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Monadnock Moment No. 173
Era 5: Civil War and Reconstruction - 1850 to 1877
Murder at the Bowling Alley
About 1850, a bowling alley was built east of Keene's Main Street near where the Beaver Mills buildings now stand. The alley was a popular place and patronized by many leading citizens. During the mid 1850s, however, the reputation of the alley took a bad turn. It became a vile place with many disreputable characters visiting the alley's barroom and the three ladies who operated the business.
On November 22, 1864, the community was startled by a report that a murder had occurred at the alley. Miss Sarah Webber, one of the three ladies who lived there, had taken a pistol from behind the bar and shot Alfred Tolman in the head. He died the next morning. Sarah Webber surrendered to the police and was placed in jail. She pleaded not guilty to a charge of murder. Miss Webber's trial took place in April of 1865. The case caused considerable excitement in the community. The indictment charged that her act was premeditated. Her lawyers claimed that she had acted in self defense, and in fact Alfred Tolman had attacked Miss Webber just before she shot him.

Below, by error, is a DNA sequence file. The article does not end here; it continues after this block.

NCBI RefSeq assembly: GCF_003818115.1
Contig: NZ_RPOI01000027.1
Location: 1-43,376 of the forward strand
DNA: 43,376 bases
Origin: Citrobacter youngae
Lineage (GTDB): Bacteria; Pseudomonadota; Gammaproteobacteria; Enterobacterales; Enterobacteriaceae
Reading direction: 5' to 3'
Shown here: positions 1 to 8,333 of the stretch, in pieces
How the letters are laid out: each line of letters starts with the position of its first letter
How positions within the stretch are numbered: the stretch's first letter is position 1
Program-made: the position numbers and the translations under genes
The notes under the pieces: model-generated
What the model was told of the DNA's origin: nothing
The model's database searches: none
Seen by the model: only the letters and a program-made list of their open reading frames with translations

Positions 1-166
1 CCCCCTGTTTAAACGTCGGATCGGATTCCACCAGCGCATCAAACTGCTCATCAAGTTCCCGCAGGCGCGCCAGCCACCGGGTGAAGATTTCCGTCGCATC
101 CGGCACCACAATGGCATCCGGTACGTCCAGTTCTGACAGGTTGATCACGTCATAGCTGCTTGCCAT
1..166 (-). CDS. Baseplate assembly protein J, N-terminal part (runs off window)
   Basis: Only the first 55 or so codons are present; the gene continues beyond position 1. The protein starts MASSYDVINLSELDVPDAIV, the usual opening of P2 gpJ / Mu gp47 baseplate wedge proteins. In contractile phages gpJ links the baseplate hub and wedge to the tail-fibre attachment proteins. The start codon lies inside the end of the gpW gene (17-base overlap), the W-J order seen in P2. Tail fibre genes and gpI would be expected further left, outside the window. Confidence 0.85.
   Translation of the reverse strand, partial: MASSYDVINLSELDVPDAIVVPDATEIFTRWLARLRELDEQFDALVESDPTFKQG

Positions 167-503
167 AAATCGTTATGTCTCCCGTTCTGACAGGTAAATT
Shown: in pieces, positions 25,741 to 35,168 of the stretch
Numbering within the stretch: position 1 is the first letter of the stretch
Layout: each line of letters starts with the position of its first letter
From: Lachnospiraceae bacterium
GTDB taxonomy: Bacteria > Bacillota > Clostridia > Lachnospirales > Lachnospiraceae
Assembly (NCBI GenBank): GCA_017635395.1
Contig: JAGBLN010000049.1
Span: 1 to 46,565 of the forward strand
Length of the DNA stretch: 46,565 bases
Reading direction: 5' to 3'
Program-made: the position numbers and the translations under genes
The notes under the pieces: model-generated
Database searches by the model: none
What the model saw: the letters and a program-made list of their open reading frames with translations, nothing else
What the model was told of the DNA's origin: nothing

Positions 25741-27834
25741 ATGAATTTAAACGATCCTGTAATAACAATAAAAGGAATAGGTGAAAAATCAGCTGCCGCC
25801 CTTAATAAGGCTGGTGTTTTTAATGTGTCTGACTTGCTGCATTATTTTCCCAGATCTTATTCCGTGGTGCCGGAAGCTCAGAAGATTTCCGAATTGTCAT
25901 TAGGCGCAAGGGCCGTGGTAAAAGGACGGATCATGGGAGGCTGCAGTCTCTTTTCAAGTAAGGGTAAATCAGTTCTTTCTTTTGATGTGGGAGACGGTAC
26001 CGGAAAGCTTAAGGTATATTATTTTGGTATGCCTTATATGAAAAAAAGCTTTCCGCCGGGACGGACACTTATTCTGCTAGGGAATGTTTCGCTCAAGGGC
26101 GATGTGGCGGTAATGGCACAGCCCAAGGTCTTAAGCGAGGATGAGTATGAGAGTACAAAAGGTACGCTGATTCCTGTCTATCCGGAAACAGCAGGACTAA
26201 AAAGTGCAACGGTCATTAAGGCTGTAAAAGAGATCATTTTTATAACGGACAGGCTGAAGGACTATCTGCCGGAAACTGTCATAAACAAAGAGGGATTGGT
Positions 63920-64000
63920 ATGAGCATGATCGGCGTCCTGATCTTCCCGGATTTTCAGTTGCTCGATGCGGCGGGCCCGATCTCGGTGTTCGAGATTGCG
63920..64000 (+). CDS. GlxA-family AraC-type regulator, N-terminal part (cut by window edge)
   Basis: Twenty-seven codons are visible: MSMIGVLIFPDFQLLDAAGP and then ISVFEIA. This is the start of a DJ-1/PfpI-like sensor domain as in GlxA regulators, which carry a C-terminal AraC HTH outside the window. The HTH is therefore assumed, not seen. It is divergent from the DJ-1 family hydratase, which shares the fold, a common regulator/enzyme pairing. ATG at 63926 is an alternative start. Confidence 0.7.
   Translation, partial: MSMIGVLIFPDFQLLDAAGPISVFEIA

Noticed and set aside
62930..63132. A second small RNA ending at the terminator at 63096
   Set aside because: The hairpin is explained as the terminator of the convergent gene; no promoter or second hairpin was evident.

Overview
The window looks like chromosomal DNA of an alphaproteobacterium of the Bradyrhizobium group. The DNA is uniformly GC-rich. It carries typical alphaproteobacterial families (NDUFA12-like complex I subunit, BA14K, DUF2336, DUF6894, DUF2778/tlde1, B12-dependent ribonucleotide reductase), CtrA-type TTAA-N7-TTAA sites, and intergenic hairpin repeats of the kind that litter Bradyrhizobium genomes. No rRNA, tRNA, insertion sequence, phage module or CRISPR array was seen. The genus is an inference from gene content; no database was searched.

After a five day trial, the jury brought in a verdict of manslaughter. Miss Webber was sentenced to one day of solitary confinement and fifteen years of hard labor in the state prison. Her lawyers finally found two witnesses to the shooting who admitted that she had shot Tolman in self defense. Governor Weston pardoned Miss Webber in 1871. At about the same time the bowling alley was removed forever from Keene's east side.